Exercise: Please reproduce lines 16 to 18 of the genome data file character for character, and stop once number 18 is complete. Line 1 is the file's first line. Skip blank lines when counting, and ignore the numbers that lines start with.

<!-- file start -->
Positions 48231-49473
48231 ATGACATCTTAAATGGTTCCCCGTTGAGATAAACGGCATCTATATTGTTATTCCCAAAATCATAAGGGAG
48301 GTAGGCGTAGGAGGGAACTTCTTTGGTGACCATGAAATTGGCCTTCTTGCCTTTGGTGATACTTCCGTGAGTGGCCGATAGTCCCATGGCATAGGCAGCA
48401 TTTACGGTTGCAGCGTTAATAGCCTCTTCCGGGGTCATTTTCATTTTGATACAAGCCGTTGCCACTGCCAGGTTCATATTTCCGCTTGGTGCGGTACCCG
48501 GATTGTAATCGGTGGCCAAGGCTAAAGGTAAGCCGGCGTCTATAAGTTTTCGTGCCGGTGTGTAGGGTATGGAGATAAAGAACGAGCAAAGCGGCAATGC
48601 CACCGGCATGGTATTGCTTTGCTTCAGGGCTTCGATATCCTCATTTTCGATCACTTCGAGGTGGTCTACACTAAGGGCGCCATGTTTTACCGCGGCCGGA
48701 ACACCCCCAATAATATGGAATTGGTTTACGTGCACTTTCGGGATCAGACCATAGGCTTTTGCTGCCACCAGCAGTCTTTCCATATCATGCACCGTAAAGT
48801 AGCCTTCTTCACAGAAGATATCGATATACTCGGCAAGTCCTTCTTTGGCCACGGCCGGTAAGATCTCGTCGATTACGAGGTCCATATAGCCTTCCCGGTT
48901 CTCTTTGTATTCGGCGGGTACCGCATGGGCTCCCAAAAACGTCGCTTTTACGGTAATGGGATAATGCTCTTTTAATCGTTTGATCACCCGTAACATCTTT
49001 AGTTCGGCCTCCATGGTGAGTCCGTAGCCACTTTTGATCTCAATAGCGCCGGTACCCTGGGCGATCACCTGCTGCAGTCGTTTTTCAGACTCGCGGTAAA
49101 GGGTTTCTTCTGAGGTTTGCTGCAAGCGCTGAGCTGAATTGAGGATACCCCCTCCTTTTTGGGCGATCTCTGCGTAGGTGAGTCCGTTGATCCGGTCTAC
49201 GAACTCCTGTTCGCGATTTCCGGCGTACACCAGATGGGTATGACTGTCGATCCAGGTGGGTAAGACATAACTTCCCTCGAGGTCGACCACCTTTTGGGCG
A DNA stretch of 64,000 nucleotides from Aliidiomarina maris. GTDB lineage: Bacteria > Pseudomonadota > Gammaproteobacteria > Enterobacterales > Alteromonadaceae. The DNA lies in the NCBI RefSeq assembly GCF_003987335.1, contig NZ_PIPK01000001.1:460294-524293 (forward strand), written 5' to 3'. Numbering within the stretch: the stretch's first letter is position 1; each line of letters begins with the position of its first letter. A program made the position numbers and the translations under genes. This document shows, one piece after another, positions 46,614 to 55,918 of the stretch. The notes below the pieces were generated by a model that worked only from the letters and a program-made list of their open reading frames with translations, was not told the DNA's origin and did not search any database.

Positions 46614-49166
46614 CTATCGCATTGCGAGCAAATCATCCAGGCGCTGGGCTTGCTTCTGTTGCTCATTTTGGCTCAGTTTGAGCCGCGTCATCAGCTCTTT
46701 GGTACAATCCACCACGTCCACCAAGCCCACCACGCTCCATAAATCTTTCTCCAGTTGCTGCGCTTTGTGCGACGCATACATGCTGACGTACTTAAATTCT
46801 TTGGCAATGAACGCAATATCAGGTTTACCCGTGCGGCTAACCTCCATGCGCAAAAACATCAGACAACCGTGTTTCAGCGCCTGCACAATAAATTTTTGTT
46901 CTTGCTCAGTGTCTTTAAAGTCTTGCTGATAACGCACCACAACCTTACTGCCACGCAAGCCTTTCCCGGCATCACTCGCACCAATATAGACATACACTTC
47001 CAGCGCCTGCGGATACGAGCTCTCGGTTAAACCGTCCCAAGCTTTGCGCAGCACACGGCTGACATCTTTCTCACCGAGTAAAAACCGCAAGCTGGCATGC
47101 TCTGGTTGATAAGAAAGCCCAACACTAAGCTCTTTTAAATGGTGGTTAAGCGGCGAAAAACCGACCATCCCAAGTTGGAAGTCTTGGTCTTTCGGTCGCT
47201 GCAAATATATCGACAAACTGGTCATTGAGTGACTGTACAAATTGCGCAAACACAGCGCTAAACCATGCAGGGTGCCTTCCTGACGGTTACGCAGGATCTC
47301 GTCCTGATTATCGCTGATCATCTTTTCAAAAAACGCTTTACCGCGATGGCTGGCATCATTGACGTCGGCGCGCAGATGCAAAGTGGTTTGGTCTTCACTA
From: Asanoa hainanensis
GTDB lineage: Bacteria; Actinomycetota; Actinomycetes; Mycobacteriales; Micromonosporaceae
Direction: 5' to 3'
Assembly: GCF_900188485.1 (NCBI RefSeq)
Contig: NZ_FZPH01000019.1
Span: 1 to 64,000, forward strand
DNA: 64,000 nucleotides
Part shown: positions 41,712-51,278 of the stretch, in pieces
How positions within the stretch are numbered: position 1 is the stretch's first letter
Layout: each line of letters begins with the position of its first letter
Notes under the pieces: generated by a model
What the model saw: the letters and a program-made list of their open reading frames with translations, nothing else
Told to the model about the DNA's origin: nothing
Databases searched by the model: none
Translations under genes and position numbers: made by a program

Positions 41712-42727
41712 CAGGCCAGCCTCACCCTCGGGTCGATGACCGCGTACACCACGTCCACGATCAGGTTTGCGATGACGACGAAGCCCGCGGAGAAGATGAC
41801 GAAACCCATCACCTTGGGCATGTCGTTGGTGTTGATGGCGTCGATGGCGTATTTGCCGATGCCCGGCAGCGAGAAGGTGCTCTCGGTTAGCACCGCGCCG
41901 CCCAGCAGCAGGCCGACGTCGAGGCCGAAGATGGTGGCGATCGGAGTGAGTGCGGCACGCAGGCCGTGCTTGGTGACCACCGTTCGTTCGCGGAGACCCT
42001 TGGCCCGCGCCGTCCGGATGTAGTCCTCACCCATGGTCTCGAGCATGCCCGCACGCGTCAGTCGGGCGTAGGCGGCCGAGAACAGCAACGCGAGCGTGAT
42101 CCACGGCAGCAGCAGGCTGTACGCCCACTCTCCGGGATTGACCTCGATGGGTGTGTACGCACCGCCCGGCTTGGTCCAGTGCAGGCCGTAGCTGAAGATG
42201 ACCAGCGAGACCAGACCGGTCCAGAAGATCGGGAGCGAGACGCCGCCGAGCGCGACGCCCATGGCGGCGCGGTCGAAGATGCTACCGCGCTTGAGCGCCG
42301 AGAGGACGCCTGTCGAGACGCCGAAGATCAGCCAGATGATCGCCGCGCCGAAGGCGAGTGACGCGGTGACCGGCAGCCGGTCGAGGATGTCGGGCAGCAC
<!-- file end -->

46701 GGTACAATCCACCACGTCCACCAAGCCCACCACGCTCCATAAATCTTTCTCCAGTTGCTGCGCTTTGTGCGACGCATACATGCTGACGTACTTAAATTCT
46801 TTGGCAATGAACGCAATATCAGGTTTACCCGTGCGGCTAACCTCCATGCGCAAAAACATCAGACAACCGTGTTTCAGCGCCTGCACAATAAATTTTTGTT
46901 CTTGCTCAGTGTCTTTAAAGTCTTGCTGATAACGCACCACAACCTTACTGCCACGCAAGCCTTTCCCGGCATCACTCGCACCAATATAGACATACACTTC